Continuous Industrial Improvement
Continuous improvement is an industry term, often heard in metalworking. But what does it entail? How can machine shops implement continuous improvements most effectively?
South African metal cutting is traditionally known for its two core strengths: removing metal as fast as possible and making sure the quality of the final product is of a world-class standard.
Continuous improvement is all about fine-tuning our processes and streamlining efforts. As the world evolves and nations become ever-more competitive on labour, raw materials and machining practices, we must all evolve. Adapt or perish. Continuous improvement entails implementing the latest in technology and metal-cutting practices to keep pace with a busy world.
Many areas within machine shops offer opportunities for improvement. Tools such as Industry 4.0 and IOT are here, and companies are using every advantage available to boost productivity and profitability.
The hardest part, most often, is knowing where to start. To help you prioritize and plan, here are the best continuous improvement initiatives that we recommend all machine shops consider:
Cutting Tools Management
Most shops have more cutting tools than they need, usually spread out in various areas. Managing a vast number of tools can be a daunting task, especially when there is no central tracking system.
Effective cutting tool management starts with identifying the tools you truly need, then taking steps to dispose of the rest that aren’t being used regularly. To assist in managing the needed tools, your dedicated technical service engineer can assist with identifying which cutting tool solutions and grades work most effectively for your applications. This lets you streamline your cutting tool range to what you truly need, offering the best ROI for machining applications.
Vending-dispensary solutions have also become increasingly popular in recent years, offering 24/7 stock availability and reducing instances of spindles sitting idle, waiting for inserts or toolholders.
The advantages of tracking your tools and their usage, as well as digital notifications for when it’s time to reorder parts or service tools, give you back control of your cutting-tool budget. This way, you’re no longer allocating valuable labour to track tools or create purchase orders.
Ordering a tool only when you need it, then receiving it very quickly, might be the simplest and most lean cutting-tool management solution of all. Though this is not always entirely effective—especially in machine shops with a low quantity, high-mix workflow. Invest instead in automating the ordering of your cutting tools so you always have what you need on hand. Consolidate and service the cutting tools used, and implement the best tool for each application. Maximise spindle up-time and metal removal rates. There are many wise cutting-tools management solutions to improve expenses.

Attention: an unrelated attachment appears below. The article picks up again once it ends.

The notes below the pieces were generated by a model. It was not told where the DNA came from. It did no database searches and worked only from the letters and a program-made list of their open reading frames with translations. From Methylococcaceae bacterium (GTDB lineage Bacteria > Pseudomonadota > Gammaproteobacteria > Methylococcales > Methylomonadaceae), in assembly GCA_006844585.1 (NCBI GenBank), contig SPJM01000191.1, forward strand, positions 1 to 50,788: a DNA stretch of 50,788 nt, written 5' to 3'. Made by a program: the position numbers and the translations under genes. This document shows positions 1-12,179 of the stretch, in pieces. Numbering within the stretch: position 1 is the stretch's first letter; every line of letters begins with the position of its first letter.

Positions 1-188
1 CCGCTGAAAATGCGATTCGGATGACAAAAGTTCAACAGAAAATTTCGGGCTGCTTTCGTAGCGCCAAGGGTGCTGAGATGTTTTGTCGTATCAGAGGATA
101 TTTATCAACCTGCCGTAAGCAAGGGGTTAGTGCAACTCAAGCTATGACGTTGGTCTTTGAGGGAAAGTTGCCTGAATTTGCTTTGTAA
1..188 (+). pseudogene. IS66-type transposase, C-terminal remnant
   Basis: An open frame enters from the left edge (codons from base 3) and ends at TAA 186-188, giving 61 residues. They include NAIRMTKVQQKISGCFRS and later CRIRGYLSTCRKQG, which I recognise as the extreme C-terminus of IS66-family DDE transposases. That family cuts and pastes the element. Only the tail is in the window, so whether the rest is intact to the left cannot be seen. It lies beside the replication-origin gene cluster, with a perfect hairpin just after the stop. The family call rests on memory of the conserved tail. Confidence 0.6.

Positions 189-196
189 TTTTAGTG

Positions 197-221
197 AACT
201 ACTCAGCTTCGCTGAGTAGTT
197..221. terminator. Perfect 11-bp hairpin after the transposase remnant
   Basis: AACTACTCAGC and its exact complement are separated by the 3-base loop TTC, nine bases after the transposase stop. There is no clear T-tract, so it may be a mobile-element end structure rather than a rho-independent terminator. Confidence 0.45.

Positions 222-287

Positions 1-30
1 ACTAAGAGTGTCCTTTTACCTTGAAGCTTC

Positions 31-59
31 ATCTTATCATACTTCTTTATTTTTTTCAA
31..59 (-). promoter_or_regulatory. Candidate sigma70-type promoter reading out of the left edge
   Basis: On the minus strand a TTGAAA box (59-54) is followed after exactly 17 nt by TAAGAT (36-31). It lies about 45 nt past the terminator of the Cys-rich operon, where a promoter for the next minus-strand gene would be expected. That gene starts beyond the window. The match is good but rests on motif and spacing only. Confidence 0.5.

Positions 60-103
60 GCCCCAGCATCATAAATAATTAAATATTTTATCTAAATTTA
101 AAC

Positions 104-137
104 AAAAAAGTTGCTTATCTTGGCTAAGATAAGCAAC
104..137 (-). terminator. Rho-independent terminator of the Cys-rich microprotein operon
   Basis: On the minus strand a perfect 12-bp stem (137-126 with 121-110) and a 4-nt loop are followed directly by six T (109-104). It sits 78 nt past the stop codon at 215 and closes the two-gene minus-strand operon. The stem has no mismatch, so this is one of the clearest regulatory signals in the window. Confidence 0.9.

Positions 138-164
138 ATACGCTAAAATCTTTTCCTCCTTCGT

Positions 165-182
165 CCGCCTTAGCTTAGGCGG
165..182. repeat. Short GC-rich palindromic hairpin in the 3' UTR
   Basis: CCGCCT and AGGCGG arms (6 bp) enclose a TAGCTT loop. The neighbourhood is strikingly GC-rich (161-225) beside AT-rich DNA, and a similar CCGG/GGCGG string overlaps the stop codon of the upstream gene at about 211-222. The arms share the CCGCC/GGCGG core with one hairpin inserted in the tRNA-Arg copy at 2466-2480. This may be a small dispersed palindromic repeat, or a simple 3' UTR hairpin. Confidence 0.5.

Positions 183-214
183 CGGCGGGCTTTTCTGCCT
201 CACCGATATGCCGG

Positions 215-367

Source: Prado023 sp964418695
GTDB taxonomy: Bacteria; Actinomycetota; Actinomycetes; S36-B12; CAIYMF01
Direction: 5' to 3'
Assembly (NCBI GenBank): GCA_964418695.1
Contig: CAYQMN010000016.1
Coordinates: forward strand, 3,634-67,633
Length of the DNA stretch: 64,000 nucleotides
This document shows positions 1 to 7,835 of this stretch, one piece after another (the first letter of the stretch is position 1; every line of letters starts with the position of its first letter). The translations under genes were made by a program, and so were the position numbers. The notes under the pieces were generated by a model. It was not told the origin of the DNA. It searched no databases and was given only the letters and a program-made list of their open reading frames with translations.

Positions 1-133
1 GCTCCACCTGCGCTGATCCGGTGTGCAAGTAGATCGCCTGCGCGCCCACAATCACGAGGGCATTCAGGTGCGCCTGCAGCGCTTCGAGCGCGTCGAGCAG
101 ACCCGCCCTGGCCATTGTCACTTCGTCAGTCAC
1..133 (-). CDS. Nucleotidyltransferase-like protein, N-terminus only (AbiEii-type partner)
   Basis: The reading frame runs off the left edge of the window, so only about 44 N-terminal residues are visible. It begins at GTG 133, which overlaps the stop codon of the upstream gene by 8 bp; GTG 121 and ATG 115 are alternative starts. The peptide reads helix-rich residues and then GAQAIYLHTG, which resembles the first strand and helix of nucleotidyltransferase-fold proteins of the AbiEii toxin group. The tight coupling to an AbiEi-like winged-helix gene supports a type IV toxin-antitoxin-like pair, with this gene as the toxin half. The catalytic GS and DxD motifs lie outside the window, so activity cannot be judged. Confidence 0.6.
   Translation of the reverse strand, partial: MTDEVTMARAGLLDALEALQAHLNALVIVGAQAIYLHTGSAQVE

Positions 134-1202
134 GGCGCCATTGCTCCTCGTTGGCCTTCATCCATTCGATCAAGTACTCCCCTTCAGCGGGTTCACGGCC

Machine Tool Investment
Many shops focus on cutting tools, coolant, labour and electricity as the major focus areas for machining improvements and cost reductions. Neglecting to continuously improve machine tool solutions to keep pace with competitors—not only locally but internationally—will cost you. Often that expensive initial cost for superior machinery becomes a stumbling block, marking the biggest reason profits leave machinist shops, month after month.
That’s because the machine tools of today are evolving at their fastest rate in decades. While multi-axis machining offers the fastest metal removal rates, it’s in automation and optimisation software where the fastest and most crucial changes are taking place. The correct cutting tool without the correct machine or software package may not yield the desired results.
To keep track of machine tool industry trends and evolutions, make use of the information supplied by machine tool makers. Such informational brochures, training videos and online webinars have become more important than ever. Contact one of our technical staff or service engineers to discuss your machine tools at least once a year. This will provide you with a healthy review of your machining practices and possible updates to cutting tool technologies or CAD/CAM software.
Current technological advancements in the machining industry mean that every 2 to 5 years, machine tools surpass what the industry is already using. This makes machine tool servicing even more imperative. Make sure preventative work is done so you can avoid reactive maintenance costs and downtime. Schedule maintenance at least once a year to make sure your machine tool is at peak performance. Why? Because continuous improvements = continuous profits.
Those who work well, evolving and adapting, will always have ever-more work.
Automation. It’s no longer a term reserved for the largest high-volume production machining jobs. Today, automation has become an integral part of even the smallest of machine shops, and all those with plans to stay competitive and profitable.
Only by keeping your spindle turning are you making a profit. So how can you keep your spindle running? Can you make use of all 168 hours available in a week? The answer is yes, through unmanned machining. Also known by the term lights out machining, competitive machine shops are implementing this practice to maximise every production hour possible. Such automated production can produce high-quality components with the least amount of human intervention possible.